August 1, 2008
MOVIE REVIEW ; `Teen’ Doc Snacks on Classic `Club’
By TENLEY WOODMAN
Rated: PG-13. At Kendall Square and Embassy cinemas and Harvard Square Theatre.
John Hughes called. He wants his movie back.
For a documentary, Oscar-nominated director Nanette Burstein's "American Teen" is conveniently similar to Hughes' 1985 classic "The Breakfast Club."
Burstein follows five high school seniors in America's heartland, Warsaw, Ind., to reveal their secret world of cliques, heartache and triumph.
Each participant fills a stereotype: Megan Krizmanich, the princess; Colin Clemens, the jock; Jake Tusing, the lonely band geek; Hannah Bailey, the artsy, misunderstood beauty; and Mitch Reinholt, the swoon-worthy student-athlete willing to break clique lines.
Similar to the Brat Pack ensemble, viewers discover there is more to these teens than meets the eye.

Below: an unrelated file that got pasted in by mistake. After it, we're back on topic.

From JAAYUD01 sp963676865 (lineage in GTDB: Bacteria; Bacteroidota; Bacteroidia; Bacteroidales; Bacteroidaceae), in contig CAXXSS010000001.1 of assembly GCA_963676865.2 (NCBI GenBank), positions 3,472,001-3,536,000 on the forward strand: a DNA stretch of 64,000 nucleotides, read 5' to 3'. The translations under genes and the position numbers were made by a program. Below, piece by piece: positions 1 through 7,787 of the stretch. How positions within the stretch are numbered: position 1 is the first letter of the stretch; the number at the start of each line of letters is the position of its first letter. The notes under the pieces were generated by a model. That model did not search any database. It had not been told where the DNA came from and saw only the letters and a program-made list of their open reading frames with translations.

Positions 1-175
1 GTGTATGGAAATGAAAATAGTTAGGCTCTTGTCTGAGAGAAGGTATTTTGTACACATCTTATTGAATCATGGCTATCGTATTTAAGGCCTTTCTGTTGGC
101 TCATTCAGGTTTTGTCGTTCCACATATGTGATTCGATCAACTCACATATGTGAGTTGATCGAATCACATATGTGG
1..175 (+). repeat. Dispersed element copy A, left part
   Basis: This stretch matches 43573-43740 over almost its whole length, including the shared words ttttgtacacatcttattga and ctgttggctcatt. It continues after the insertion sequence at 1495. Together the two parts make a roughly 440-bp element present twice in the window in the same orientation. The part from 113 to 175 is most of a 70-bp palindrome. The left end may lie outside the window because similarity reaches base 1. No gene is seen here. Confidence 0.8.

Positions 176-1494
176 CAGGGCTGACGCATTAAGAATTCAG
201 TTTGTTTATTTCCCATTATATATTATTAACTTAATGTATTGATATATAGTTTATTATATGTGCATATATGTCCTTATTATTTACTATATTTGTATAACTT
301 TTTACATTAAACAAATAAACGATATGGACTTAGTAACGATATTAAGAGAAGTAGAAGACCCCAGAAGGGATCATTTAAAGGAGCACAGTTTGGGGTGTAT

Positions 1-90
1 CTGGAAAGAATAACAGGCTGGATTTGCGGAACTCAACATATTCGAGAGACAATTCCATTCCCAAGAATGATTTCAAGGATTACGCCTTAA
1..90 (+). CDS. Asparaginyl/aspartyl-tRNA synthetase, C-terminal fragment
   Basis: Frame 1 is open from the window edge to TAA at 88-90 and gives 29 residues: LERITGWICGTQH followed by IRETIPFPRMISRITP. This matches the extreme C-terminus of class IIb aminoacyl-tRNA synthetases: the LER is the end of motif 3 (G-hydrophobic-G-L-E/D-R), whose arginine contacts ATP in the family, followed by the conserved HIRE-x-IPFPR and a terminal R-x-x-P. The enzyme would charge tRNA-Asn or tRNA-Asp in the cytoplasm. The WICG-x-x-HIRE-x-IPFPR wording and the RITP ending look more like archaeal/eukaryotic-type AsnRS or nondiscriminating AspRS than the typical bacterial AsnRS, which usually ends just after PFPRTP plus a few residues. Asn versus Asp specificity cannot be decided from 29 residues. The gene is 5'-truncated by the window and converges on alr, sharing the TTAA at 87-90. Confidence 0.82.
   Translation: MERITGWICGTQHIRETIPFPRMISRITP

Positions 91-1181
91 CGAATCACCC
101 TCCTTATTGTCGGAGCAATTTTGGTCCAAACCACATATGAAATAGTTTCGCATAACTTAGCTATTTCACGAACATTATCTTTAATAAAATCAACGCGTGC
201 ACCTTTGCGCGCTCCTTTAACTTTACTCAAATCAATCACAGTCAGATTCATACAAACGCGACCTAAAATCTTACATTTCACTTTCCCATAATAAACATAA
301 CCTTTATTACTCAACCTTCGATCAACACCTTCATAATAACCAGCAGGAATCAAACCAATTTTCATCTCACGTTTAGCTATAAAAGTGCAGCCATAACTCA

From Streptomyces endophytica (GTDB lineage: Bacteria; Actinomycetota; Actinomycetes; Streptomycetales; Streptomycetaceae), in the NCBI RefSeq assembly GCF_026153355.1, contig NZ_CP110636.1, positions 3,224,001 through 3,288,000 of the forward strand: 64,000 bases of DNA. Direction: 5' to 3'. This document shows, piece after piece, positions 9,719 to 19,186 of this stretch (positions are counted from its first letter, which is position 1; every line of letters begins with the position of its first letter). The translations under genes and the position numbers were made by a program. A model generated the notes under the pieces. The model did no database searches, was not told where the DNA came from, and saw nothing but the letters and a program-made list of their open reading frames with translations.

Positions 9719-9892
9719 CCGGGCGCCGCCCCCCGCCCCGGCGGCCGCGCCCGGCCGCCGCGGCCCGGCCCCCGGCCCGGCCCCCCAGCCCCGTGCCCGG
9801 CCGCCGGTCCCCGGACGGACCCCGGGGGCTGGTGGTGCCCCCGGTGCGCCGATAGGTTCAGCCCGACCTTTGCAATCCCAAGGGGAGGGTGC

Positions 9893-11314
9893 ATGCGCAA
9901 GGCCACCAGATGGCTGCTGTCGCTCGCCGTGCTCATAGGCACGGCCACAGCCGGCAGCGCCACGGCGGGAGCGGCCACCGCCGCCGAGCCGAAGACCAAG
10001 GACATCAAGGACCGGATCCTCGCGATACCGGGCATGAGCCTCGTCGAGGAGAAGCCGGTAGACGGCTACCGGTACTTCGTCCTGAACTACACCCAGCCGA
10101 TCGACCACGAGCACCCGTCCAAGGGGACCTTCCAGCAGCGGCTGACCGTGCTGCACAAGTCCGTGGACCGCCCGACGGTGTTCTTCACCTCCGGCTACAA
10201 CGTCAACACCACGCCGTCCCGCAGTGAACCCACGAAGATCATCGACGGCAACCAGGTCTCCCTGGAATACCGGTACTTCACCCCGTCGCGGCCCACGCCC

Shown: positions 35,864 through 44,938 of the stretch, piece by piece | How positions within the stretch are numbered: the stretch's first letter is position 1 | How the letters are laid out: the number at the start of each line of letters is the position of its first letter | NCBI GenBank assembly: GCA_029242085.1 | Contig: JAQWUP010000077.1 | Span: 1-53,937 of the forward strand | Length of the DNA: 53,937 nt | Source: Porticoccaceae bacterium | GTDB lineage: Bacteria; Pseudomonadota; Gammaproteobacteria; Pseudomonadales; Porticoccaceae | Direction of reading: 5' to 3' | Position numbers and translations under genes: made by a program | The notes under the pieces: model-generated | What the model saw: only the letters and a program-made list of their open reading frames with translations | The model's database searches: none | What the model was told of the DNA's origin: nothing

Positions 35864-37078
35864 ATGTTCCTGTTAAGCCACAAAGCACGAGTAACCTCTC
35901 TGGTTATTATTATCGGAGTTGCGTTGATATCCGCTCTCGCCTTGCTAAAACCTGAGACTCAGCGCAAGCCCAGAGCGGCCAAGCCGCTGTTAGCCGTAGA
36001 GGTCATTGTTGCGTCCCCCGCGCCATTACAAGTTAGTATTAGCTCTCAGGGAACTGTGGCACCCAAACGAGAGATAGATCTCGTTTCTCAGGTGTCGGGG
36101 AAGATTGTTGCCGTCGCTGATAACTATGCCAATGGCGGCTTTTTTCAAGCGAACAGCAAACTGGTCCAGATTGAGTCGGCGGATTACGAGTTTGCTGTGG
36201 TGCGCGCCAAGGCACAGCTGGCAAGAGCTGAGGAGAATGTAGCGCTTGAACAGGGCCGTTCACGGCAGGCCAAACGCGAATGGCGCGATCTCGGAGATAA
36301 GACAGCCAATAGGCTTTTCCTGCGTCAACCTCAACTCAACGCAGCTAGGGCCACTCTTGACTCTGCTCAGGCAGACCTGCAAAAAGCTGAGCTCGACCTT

Krizmanich is the witchy party girl, but she is also smart and under intense pressure from her father to get accepted to Notre Dame, the family's alma mater. Clemens grabs headlines and glory as star of the school's basketball team, but he also faces enormous pressure at home to turn his athletic abilities into a college scholarship.
Tusing tries to overcome the limits of his social status to find love. His attempts are tireless as well as amusing and heartbreaking. Free-spirited Bailey dreams of escaping to San Francisco after graduation and breaking ties with the small town, but an unexpected romance with popular varsity star Reinholt gives her pause.
However, the format of the documentary makes this unscripted experience feel as real as an episode of "The Hills." Animation is woven into the film, but instead of buffering the transitions between the teens' highs and lows it only infantalizes the documentary and adds confusion.
Something feels contrived, and frankly a bit boring about thisadventure.
The allusions to Hughes' angst-filled masterpiece are perhaps the film's biggest flaw. They cheapen the voice of its subjects.
Don't blame the teens. They did their part by sharing their innermost feelings.
("American Teen" includes sexual material, adult language, underage drinking and smoking.)
Originally published by By TENLEY WOODMAN.
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